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Postgres Support Case Recap

Resolving connection limit error: remaining connection slots are reserved for non-replication superuser connections (SQLSTATE 53300)

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At Neon Support, we’ve noticed users occasionally encountering connection limit errors while connecting applications to their databases. Today, we’re sharing insights from our support exchanges to help you understand and avoid this issue in your setup.

Specifically, our users sometimes report running into the following Postgres connection error:

FATAL: remaining connection slots are reserved for non-replication superuser connections (SQLSTATE 53300)

What causes this error?

The “remaining slots are reserved error” error occurs when the maximum number of simultaneous database connections, defined by the Postgres max_connections setting, is reached, with a number of those connection slots being reserved for superusers.

For example, if your Postgres instance supports 112 simultaneous connections, it might reserve 4 for superusers, allowing 108 for regular concurrent connections. 

Typically, what leads to this error is a high number of simultaneous connection requests from the same Postgres user that exceeds the limit for their database. In one case, we found that a user was reaching the 108 simultaneous connection limit several times in a 24-hour period, resulting in the “remaining slots are reserved” errors during those periods.

What is the Postgres max_connections setting?

Postgres defines the max_connections setting as follows:

Determines the maximum number of concurrent connections to the database server. The default is typically 100 connections, but might be less if your kernel settings will not support it (as determined during initdb). This parameter can only be set at server start.

Why not set a really high max_connections value?

Each Postgres connection creates a new process in the operating system, which consumes resources; i.e., each connection consumes memory, and you don’t want to run out of memory. Postgres limits the number of open connections for this reason.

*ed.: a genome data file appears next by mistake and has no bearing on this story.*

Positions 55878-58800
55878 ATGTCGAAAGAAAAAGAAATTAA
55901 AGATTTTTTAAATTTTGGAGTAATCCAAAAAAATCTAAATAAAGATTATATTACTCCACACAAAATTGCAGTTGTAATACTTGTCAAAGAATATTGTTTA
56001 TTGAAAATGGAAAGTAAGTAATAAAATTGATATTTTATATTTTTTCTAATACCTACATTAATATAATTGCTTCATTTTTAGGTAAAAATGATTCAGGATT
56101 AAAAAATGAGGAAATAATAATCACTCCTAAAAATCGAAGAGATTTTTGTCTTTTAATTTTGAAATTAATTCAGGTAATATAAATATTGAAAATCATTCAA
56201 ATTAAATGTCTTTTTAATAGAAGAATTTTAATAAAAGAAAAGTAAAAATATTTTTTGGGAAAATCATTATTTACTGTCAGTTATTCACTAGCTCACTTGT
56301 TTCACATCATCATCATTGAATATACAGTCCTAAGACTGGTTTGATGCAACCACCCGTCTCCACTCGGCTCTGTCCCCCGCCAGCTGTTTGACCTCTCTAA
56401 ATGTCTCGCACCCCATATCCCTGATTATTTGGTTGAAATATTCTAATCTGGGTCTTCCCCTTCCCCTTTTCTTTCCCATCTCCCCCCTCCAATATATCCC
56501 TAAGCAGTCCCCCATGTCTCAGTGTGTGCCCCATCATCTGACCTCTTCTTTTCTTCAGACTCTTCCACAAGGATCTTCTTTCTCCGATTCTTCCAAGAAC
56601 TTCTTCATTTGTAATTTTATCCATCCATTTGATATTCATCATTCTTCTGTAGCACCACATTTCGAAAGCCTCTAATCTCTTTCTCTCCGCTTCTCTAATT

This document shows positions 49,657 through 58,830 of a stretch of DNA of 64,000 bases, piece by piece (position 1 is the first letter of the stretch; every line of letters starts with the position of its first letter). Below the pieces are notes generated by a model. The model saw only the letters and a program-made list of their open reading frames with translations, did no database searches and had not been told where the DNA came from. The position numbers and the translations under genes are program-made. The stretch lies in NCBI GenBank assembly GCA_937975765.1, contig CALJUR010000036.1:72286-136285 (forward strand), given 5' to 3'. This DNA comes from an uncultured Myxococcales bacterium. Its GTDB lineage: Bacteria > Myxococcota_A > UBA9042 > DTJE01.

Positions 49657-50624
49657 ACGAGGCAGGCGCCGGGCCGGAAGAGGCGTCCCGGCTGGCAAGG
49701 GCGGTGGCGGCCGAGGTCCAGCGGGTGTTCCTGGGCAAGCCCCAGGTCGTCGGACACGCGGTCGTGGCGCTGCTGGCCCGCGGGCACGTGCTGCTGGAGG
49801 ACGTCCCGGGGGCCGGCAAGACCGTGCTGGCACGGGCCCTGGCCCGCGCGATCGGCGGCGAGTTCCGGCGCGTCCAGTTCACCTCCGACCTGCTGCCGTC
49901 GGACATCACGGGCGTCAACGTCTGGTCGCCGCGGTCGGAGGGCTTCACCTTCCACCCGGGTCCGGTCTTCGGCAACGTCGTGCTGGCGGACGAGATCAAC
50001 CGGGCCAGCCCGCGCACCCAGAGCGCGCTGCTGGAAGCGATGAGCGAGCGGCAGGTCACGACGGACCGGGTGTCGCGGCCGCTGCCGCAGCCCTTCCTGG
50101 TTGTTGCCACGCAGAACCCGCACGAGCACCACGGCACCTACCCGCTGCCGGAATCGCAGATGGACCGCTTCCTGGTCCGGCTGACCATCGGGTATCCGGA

What is your max_connections limit?

Neon is a managed Postgres service, so we manage the max_connections setting for you. Rather than the Postgres limit of 100 simultaneous connections, Neon sets max_connections based on the size of your compute instance and how much memory it has. The exact formula used to configure max_connections can be found in the neon code base:

maxConnections := max(100, min(int64(ramInBytes/9_531_392), 4_000))

The following table shows the max_connection settings for different compute sizes in Neon, based on the formula above:

Compute Size (Compute Units (CU)vCPURAM (vCPU x 4)max_connections 
.25.251 GB112
.50.502 GB225
114 GB450
228 GB901
3312 GB1351
4416 GB1802
5520 GB2253
6624 GB2703
7728 GB3154

You can check the max_connections limit for your compute by running the following query from the Neon SQL Editor or a client connected to Neon:

SHOW max_connections;

How do you avoid these errors?

As a Neon Free Tier user, your compute size is fixed at .25 CU, which gives you:

  • .25 vCPU
  • 1 GB of RAM
  • A max_connections setting of 112

You have a few options in this case:

  1. Find and remove long-running or idle connections.